By: Gabrielle Yetter
There aren’t many places I know where you can stand under the lacquered gable of a ancient Chinese temple and hear the echoing drone of a muezzin calling Muslims to prayer.
Or where you can lunch at a corner café, sitting on a plastic chair, slurping down a bowl of chicken rice balls while Mariah Carey songs blast from the trendy boutique next door.
These are just some of the many faces of Melacca (spelled Melaka by locals). It’s an ancient city located two hours south of Kuala Lumpur where centuries-old tradition meet a recent injection of modernity. Where Muslim, Buddhist and Portuguese cultures exist side by side, imbuing the city with a myriad of ethnicities and a colorful variety of options for a weekend getaway.
What to do in Melacca?
Named a UNESCO World Heritage site in 2008, Melacca has a fascinating past which contributes to making it such a vibrant location.
If you enjoy history, there’s the A Famosa Fort (built by the Portuguese in 1511), the St. John’s Fort (reconstructed by the Dutch in the 18th century) and the Museum of Enduring Beauty (with exhibits of foot-binding, teeth filing, tattooing and lip-stretching, among others). If it’s shopping you’re looking for, there are a number of newly-built (and soon to come) air-conditioned shopping malls with designer shops, fast food outlets and movie theatres. And if you want a multihued cultural experience, the ancient Jonker Street region is the perfect spot for strolling among temples, shops, cafés, teahouses and spas.
You’ll find tiny antique stores crammed full of tiny Buddha statues, dusty Chinese relics and lacquer boxes next to boutiques with elaborately ornate bejeweled sandals and floral dresses. Ornate Muslim mosques stand shoulder-to-shoulder with bustling lunchtime eateries overflowing with hungry visitors lining up for meals and unique shops sell personalized mementoes such as seal engraved stones and unusual and ornate chopsticks.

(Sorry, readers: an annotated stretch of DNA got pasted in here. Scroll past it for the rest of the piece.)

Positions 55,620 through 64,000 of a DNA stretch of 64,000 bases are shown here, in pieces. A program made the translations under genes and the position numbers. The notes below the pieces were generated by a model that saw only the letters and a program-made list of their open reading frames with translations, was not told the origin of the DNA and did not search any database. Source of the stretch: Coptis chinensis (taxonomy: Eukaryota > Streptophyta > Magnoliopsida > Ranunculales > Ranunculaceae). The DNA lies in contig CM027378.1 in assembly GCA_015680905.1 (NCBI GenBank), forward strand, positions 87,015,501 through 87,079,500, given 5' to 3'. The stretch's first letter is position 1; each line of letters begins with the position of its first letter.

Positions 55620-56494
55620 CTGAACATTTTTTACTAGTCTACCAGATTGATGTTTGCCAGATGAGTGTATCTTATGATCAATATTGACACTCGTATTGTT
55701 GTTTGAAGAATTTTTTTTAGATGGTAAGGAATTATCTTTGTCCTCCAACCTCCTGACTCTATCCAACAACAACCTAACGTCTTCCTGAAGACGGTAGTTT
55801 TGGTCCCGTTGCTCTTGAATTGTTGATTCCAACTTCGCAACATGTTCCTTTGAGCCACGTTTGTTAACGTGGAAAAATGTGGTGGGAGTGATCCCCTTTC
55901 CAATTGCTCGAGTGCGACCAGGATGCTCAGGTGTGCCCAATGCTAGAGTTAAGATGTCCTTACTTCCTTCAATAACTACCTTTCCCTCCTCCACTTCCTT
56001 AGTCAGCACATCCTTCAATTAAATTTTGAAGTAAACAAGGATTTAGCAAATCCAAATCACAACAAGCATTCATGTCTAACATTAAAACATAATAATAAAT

Threaded between the temples, museums and tourists are dozens of decked-out trishaws pedaling passengers around town. Like fireflies darting through the streets, each one is elaborately adorned with dozens of colorful plastic flowers and flashing lights, blasting music from its loudspeakers as it traverses the city, powered only by a pair of muscular legs.
What to eat in Melaka
When it comes to food in Melacca, you’re spoiled for choice. On weekends, Jonker Walk is closed to traffic from 6pm for the night market when it becomes a bustling swarm of people jostling for a chance to shop, walk and eat at street-side stands. We discovered a place selling fresh sushi where, after our initial hesitation, we plunged in and sated ourselves with a selection of dishes worthy of the best Japanese eatery (priced around $1 per roll). And there are dozens of other stands with dishes ranging from stir-fried noodles to spiral potatoes on a stick to pineapple tarts and cendol (a local dessert).
There are also a host of restaurants throughout town offering the regional specialty of Baba Nyonya cuisine which is a fusion of Chinese (mostly southern Hokkien or Fujian influence), Portuguese, Dutch, Indian, British and Malay cooking, with most dishes being fairly spicy in nature.
The Portuguese Village on the outskirts of town offers fresh seafood dishes barbecued, grilled or fried at a host of beachside restaurants, and you’ll find Indian food, Chinese dishes and western fare all over town.
And everywhere you go, you’ll see signs advertising Chicken Rice Balls, a signature dish of the region – a delectable Hainanese specialty consisting of golf ball-sized orbs flavored with poultry seasonings and served alongside a grilled or roast chicken with soy and chili.
It’s really all you need for a fun weekend getaway.